Have Conversations Before Knocking on Heaven’s Door

Deeper conversations about dying are underway for Karen and me since we read Knocking on Heaven’s door: The Path to a Better Way of Death by Katy Butler. It’s the story of a prize winning journalist caring for her parents as they fought to die according to their wishes. The searing experience convinced Butler loved ones need early conversations about their final wishes to reverse the perverse deaths people frequently experience.

For years as the health of her father, Jeff, failed, the health of her care-giving mother, Val, also failed. To relieve their suffering. Butler plunged into researching why disincentives in medical care cause most people to die in hospitals although they want to die at home. Her book is a powerful memoir, a spiritual journey and a practical guide.

The good news is Butler believes patients are increasingly empowered by palliative care, the program defined as counseling and education for staff and patients aimed at the psychological, social and emotional well-being of patients in combination with aggressive medical care.

Jeff suffered a crippling stroke at the age of 79. Later, doctors recommended a pacemaker as a safety precaution during a minor surgery. The cardiologist didn’t understand the wreckage in the quality of Jeff’s and Val’s lives wrought by Jeff’s deteriorating heart. Butler describes the disincentives for lengthy counseling with the possible consequences of the pacemaker and aggressive best care.

Jeff lived long past the time he wished to live because his pacemaker kept working. Out of exhaustion Val finally asked Butler, “Please help me turn it off. It’s killing me.” Butler said, “I wanted to turn it off because I loved him.”

I have a pacemaker and the image of me mindlessly waiting while it ticks through its ten-year battery life frightens Karen and me. I received it two years ago after a cardiac specialist treating me for heart failure and atrial-fibrillation recommended it. Despite medications I had blacked out the month before and now had dangerously high heartbeats. After a 15-minute conversation about the advantages, a pacemaker sounded good to me. That night I told Karen about my decision.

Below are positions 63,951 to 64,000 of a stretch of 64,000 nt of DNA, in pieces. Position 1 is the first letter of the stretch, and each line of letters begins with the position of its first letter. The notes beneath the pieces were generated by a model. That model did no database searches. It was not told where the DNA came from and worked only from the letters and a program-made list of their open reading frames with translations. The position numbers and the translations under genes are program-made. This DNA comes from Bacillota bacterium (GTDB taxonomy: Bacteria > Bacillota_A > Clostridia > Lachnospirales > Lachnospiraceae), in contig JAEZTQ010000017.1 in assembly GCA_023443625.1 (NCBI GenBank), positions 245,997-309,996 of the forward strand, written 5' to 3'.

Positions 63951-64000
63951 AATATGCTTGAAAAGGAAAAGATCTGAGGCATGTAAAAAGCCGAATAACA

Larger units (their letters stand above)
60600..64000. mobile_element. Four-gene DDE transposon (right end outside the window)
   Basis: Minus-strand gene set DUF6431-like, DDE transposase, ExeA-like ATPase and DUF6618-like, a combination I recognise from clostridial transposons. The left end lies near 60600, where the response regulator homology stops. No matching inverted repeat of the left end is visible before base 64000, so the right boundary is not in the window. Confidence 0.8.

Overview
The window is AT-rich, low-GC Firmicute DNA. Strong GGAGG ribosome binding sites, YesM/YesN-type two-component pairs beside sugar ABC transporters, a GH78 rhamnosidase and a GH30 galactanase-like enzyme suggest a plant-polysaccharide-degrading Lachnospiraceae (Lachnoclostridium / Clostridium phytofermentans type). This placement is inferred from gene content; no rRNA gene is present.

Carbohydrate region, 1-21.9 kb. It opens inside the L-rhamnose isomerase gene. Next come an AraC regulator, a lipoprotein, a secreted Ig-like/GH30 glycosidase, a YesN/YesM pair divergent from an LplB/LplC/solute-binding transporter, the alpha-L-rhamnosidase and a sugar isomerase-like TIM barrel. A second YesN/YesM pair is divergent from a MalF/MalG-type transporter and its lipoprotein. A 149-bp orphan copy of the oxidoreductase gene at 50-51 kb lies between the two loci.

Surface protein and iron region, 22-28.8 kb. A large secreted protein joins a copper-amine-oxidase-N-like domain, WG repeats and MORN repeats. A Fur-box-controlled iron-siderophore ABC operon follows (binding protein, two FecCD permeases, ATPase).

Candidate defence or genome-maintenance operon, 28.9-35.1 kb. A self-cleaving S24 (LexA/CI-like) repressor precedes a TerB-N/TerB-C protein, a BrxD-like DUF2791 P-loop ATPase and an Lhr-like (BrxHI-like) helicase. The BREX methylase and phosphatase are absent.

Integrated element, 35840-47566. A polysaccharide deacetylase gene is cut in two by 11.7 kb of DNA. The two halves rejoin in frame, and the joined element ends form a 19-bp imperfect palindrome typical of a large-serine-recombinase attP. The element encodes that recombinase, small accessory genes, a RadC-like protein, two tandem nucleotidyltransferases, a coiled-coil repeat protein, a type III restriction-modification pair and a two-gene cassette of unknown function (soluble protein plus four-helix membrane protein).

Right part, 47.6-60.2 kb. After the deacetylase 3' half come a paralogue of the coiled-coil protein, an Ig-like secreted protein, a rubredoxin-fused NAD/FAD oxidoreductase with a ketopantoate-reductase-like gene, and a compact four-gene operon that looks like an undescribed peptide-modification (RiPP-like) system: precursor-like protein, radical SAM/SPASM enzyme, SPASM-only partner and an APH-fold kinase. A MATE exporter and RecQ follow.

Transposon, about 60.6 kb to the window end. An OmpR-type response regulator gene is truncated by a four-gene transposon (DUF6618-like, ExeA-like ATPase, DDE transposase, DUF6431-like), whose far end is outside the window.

It’s been good for me as my heart has improved. The recent pacemaker readings show my heart is performing so well the specialist gave it an A+.

But it won’t always go well. The battery will need replacement in ten years when I’ll be 83. At that age forty percent of people have dementia. I’m constantly at risk of a serious stroke, like Jeff had. Butler said patients with serious strokes usually have slight improvements for a year and then a steady decline.  If I have a stroke, do we want the authority to turn off my pacemaker or replace the battery?

Butler says, “You have a constitutional right to refuse medical treatment or ask for the withdrawal on your own behalf or on behalf of someone who has legally entrusted you with that role.”

Now is the time to talk, because we’re not as prepared for a crisis as we thought even with living wills. Under what conditions? How do we establish written authority in my records for someone to make that decision? Who will be willing? How do we even start that conversation?

Butler recommends starting that conversation through the Conversation Project (theconversationproject.org) initiated by Pulitzer-prize winning writer Ellen Goodman. After her mom died, Goodman told colleagues in media, faith and medical professions she had talked with her mother about everything except how she wanted to spend her last days. The website says eight out of ten people want to have those conditions in writing, but barely two in ten have written it down.

The website prepares each person to start the conversation by asking themselves, ‘What matters to me? ‘How involved do I want to be?’ ‘What should they do to fulfill my wishes?’

Other sources exist. At our local Confluence Medical Center, Ginny Heinitz is the nurse in charge of providing palliative care (see the article by Jim Russell on the Specialist for Psychological, Social and Emotional Healthcare in this issue of the Empire Press). She believes the need is overwhelming. “We’ve heading for a crisis if it hasn’t already occurred.”

Read the book and start your conversation. It’s liberating and loving.

About Russellsclearskies

Writing to poke fun at a retired klutz like me who's curiously exploring the absurdities and complexities of the good life. .
This entry was posted in Enjoying the Retired Life, Rejoicing in Later Years and tagged , , . Bookmark the permalink.

2 Responses to Have Conversations Before Knocking on Heaven’s Door

  1. Constance Bean says:

    Hi JIm, we always enjoy your commentaries—and thank you for your sharing. Agree–and having both lost spouses—this material hits very close to home–both with very long goody bys—understand how important the sharing with one another is–and with our children. Fondly, Connie and Jay

  2. Joann Anderson says:

    Good job, Jim. Thoughtful and provacative. Thanks.

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